Seqwater, the University of Queensland and West Moreton Landcare have teamed up to improve a section of riverbank along the Lockyer Creek, following the devastating floods of 2011 and 2013.

The section of riverbank was first damaged during the 2011 floods and then further extensive damage occurred in early 2013 during the extreme weather event caused by Ex-Tropical Cyclone Oswald.

Seqwater Acting Chief Executive Officer, Peter Dennis said improving catchment health is an important part of ensuring a high quality water supply.

“Seqwater is one of the only major bulk water suppliers in Australia to manage open catchments, allowing the community to enjoy lakes and catchment land while ensuring high quality bulk water for the region,” Mr Dennis said.

“Our catchments are also the most highly developed in the country. As a result, the treatment of water needs to begin within those catchments.”

“When large amounts of soil and silt are washed into our dams and waterways it makes it harder to treat the water, increasing the cost and the time it takes. The excess soil and silt over time has an impact on the storage capacity of the dams and the quality of water in our waterways.

“Planting trees will help stabilise the banks of Lockyer Creek and stop eroded soil from entering the creek and making its way down to the Lowood and Mt Crosby Water Treatment Plants.”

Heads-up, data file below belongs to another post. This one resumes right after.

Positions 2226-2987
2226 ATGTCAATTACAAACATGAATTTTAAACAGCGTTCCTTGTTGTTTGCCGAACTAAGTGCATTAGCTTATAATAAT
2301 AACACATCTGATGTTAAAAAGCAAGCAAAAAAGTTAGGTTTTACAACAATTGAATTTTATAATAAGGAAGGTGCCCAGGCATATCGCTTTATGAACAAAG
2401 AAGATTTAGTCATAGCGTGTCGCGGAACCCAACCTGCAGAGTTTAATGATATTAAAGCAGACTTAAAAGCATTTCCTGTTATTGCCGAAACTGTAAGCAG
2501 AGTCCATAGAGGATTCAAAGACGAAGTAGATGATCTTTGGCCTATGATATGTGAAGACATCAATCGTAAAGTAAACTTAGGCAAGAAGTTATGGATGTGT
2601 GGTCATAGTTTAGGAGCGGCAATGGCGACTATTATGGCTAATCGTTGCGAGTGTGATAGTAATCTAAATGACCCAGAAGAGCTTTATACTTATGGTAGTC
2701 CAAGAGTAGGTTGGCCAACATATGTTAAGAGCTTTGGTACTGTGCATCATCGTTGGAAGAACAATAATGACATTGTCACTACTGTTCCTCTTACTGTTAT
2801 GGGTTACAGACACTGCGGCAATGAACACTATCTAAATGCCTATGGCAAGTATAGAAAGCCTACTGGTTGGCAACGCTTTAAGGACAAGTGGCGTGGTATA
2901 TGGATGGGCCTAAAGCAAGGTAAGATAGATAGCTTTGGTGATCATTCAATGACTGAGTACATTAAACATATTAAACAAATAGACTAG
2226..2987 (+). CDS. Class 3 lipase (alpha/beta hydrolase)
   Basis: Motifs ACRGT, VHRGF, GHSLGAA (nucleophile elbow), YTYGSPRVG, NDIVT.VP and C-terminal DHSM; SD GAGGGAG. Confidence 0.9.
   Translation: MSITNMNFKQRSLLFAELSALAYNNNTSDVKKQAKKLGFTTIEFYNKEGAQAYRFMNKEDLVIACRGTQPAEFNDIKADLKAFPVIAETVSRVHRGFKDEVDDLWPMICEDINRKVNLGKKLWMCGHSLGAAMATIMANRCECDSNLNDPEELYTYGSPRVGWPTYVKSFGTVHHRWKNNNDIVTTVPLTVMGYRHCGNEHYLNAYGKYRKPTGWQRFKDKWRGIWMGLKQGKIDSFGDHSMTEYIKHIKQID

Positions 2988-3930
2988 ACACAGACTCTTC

Around 90 students from the University of Queensland, along with volunteers from West Moreton Landcare and Seqwater representatives took part in the planting day along a section of Lockyer Creek near Wilsons Weir.

By the end of the day, approximately 2400 trees indigenous to the area had been planted, helping to stabilise the bank and reduce erosion, reinstate the natural habitat and improve water quality.

“Working with community and industry groups and organisations is an important part of Seqwater’s catchment care approach,” Mr Dennis said.

“We thank our community and industry partners for working with us to improve catchment health. This important work benefits us all.”

West Moreton Landcare President, Bob Hampson said the section of the Lockyer Creek where the planting took place was very badly damaged after the 2013 extreme weather event.

“The section of the creek was already damaged during the 2011 floods and the floods caused by Ex-Tropical Cyclone Oswald in 2013 compounded this damage to a point where we would have been hard pressed to revegetate this area by ourselves,” Mr Hampson said.

“It wouldn’t have been possible to do this project without the support and on-ground assistance from Seqwater.”

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